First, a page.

My advice...either do your research and fully understand what you have and what you can safely do with it...or get some advice from someone who understands the situation.

Look on Amazon and you will see several chargers rated at 16 amp and higher.

Google NEMA plug configurations to see the wide choice there as well.

Just make dang sure a+b=c before plugging anything in long term. Electrical codes exist for a reason.

Hope this helps.

Good luck.
 

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Well said. I was and still could be getting along with the charging cord that came my car. Being lucky with the location of the garage plug, it would even reach either side of my garage. But because I could, I purchased a 'recommended' (by electric car manufacturers) Level II charger. Luck still prevailed as my electrical panel was also in the garage and less than three feet from where I wanted the 240v female plug, the labor charge was minimal and my city inspected the installation and gave me a permit. In the future, when I decide to sell my home, I can offer a Level II station (permitted) as one of the perks in buying my home. And if a future buyer does not need it, I can simply unbolt it from the wall (as I chose a model with a pigtail and male plug) and take it with me.
dwheat17...

I usually suggest a new owner try the Level 1 charger that comes with the car for a few weeks or so to gauge the absolute necessity to purchase and install a level 2 charger.

It really depends on your daily usage patterns, trips per day (ie) to/from the house etc.

I was convinced by reading several forums I was supposed to get a level 2 charger to ensure I could charge quickly as needed. What I found out...my vehicle usage patterns and the fact I can allow my car to charge at least 10 hours nightly dissuaded me from installing a level 2 charger. The way I figure it, I can use HV mode if the car doesn't have time to fully charge which would be a rare occurrence for me.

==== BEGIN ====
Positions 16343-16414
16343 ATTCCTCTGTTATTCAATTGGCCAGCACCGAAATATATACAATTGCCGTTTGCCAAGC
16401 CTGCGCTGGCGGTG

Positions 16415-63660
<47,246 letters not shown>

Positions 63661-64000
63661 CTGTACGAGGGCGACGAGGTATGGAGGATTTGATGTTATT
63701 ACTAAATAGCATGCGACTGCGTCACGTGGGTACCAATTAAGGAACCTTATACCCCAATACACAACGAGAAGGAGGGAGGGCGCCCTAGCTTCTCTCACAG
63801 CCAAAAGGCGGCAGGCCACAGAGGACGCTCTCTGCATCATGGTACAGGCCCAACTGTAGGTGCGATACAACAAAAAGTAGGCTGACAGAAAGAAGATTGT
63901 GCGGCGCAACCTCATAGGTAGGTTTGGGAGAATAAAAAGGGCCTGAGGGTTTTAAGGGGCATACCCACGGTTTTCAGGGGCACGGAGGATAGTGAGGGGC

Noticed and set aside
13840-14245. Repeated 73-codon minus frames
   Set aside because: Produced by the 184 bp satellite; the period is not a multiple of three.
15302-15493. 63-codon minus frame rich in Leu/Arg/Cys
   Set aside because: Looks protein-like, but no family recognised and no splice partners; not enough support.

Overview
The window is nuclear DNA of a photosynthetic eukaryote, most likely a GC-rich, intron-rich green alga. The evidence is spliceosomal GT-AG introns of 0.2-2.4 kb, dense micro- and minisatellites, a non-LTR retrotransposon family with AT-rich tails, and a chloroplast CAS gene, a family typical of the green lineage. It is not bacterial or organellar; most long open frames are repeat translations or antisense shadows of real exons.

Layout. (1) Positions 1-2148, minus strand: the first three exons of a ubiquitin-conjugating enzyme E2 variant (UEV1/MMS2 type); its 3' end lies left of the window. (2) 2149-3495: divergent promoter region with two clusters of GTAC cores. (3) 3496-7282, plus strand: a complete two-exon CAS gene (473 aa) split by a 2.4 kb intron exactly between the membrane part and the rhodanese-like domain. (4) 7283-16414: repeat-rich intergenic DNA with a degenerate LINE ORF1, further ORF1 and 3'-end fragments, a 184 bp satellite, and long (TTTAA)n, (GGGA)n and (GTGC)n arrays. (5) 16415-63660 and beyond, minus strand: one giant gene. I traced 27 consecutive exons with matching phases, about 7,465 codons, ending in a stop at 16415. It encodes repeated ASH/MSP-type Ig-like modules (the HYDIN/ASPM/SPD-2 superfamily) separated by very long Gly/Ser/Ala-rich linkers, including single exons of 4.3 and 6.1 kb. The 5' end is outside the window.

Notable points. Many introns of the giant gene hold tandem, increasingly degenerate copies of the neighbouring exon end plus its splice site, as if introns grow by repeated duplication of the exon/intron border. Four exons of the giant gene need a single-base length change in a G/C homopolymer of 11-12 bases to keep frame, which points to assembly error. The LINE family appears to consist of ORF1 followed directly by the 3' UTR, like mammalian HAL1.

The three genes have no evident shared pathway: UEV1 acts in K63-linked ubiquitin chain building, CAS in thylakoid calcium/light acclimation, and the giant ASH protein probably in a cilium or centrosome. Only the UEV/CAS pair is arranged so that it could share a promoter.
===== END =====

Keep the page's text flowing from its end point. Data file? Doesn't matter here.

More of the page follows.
With that said...there are absolutely folks who benefit greatly from the short charge time offered by the level 2 charger. Given your example,I would think you would benefit from a level 2 charger IF you always want ensure the car has a full charge when you are ready to drive.

There's no right or wrong....your call based on your needs.

Good luck!
 

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I just bought a 16 amp Level 2 charger (3.87 KW?) after dealing with my 56 mile commute daily. The reason I got it was to charge my car when electricity is cheapest (10-8am). It’s 10 cents a KW during these hours. The second reason I got a Level 2 was to allow my battery to cool prior to having to charge it. In order to get a full charge I would literally have to plug it in as soon as I get home from work. Heat being the worst enemy of a battery, I choose to allow the battery to cool for 5 hours then charge for cheap in 4.5 hours. Finally, the battery will cool from charging for a couple of hours before going to work. I know battery charging theory is all over the place, but what I have read this seems like a logical solution for my batteries long term health and my needs to drive long distances daily. I plan to slow charge, Level 1, on the weekends. My Level 2 arrives In a couple of days at a cost of $208. I’m using a dryer plug Nema-30.